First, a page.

Beyond the boundary: Yes boss!

Evolution for most species is a long-time process. In many cases, thousands of years. Which is why it's impossible to observe the awesome transformation for a normal human being who lives not even up to a hundred years. But there are some evolutions that seek to defy conventional logic and wisdom about the look and feel of the mysterious process.

Like the evolution of a shy, simple MS Dhoni into a cool, complex MSD who, on the day before the now-washed-out first ODI at Bristol, gave us a fair idea about the crucial difference between boss and director: a boss is a boss, with or without a director.

When you get wiser and enlightened it may be difficult for you to stop communicating the clarity you feel about things that appear murky for lesser mortals, which was perhaps what MSD did, so we got to know for the first time ever in the action-speculation-packed days after the appointment of Ravi Shastri as director of cricket that Duncan Fletcher is the boss and that it's going to be Fletcher who will be coaching the Indian team at the World Cup 2015.

The BCCI poured further suspense into the drama saying that the captain had overstepped his brief and that it's not his job to decide who the boss was or who should be the coach.

The unfortunate turn of events hints at two disgusting possibilities. First, Dhoni was not sure who the boss was. Second, he was in the mood to challenge the BCCI. Both of which were bad for the team trying to find their feet after getting knocked out in the last three Tests.

If MSD was not sure who his boss was, it was primarily the responsibility of the BCCI to make the matter clear to the captain right from day one of the appointment of Shastri. If the captain didn't know whose advice he needed to follow ultimately, then we could imagine how confused the players got. All this when the whole team were trying to get their confidence back.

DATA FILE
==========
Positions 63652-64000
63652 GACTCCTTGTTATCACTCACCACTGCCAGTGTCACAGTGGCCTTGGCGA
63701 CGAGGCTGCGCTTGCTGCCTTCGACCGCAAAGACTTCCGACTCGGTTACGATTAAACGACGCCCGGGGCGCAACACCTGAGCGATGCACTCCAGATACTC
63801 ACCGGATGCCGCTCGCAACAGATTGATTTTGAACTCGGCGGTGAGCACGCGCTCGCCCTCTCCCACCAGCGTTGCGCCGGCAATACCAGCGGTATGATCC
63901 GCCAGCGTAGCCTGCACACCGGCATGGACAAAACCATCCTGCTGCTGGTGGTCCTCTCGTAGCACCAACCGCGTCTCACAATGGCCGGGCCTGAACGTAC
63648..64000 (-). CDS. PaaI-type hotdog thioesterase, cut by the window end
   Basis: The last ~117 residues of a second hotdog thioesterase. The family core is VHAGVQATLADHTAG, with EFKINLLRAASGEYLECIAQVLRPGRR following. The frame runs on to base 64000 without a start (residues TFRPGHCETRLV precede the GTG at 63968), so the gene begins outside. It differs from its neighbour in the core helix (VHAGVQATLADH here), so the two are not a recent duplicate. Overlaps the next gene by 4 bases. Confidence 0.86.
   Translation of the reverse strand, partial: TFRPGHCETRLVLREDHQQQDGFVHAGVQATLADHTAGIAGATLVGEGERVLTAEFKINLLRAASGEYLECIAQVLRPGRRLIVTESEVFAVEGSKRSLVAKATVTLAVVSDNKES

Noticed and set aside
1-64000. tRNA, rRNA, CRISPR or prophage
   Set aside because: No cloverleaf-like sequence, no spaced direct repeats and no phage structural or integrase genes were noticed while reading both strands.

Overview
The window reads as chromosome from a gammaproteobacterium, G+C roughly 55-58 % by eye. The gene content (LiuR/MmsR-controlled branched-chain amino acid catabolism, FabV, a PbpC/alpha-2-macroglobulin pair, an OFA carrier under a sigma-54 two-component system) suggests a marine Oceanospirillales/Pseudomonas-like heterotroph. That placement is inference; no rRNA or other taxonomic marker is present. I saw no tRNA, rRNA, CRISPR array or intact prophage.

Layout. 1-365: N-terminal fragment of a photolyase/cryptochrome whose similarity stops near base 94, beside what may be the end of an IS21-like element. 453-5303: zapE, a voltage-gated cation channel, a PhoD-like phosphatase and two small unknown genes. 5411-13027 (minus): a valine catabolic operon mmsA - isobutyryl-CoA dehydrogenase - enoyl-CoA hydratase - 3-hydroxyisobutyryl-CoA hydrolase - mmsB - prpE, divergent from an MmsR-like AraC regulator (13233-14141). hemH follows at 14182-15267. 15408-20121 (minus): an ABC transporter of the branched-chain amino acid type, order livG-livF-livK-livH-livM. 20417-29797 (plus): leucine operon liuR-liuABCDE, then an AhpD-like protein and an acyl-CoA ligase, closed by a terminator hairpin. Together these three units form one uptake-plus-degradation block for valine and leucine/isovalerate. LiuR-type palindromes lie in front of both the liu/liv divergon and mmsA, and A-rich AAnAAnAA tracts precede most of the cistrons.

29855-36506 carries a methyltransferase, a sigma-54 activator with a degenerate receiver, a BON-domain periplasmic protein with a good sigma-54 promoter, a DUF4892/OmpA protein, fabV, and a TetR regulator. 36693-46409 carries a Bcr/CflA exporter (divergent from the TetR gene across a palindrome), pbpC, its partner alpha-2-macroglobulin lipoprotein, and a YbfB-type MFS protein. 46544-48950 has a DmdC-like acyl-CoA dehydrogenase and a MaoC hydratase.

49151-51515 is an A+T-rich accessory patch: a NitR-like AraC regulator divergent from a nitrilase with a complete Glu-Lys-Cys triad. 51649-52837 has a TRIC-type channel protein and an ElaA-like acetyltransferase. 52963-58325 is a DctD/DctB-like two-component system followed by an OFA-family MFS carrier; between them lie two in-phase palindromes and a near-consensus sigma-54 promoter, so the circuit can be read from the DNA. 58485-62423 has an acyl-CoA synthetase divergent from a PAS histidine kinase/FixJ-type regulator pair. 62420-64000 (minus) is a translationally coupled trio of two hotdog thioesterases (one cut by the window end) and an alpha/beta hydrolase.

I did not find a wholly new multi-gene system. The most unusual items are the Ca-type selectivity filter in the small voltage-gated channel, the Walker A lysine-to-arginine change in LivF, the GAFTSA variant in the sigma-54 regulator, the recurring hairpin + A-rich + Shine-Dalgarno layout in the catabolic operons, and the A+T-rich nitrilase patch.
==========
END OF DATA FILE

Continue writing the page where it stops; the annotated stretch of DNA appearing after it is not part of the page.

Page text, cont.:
Apart from the two possibilities, there is a third one, which looks more probable than the first two.

We could guess with a fair degree of accuracy how the system works at the BCCI: it's possible that the BCCI chose not to make the boss factor very clear, neither to Duncan nor to Dhoni, in the hope of things getting clearer in the course of action. Also, it's unlikely Dhoni would dare to stand up to the board, especially after a humiliating defeat in the Tests and with the chances of his leading the team to the World Cup still bright. So the third, more likely, possibility is that Dhoni tried to put a complicated and difficult statement across quite simply.

In Duncan's own words, spoken just after the Lord's triumph, "to be able to think in a complex manner and then put it across simply is a great skill", which not many could pull off but MSD could. So was Dhoni trying to communicate the complex and difficult matter of his preference for the boss and World Cup coach quite simply?

Fletcher, signed up by the BCCI in April 2011, made the switch when he failed to work the magic that helped England get back the Ashes in the summer of 2005.

He hasn't achieved anything fabulous for India, and it's likely that, at 66, he may not be the right man for India. Dhoni, on the other hand, has won some glittering trophies for India, including the World Cups in ODI and T20.

At 33, he may not be the kind of young thing India would love to hang out with for long, but he is a hero who deserves his chance at the 2015 World Cup.

Until then, the desi D is the boss.

The writer is a freelance contributor based in India. All the views and opinions expressed in the article are solely those of the author and do not reflect those of Times of Oman


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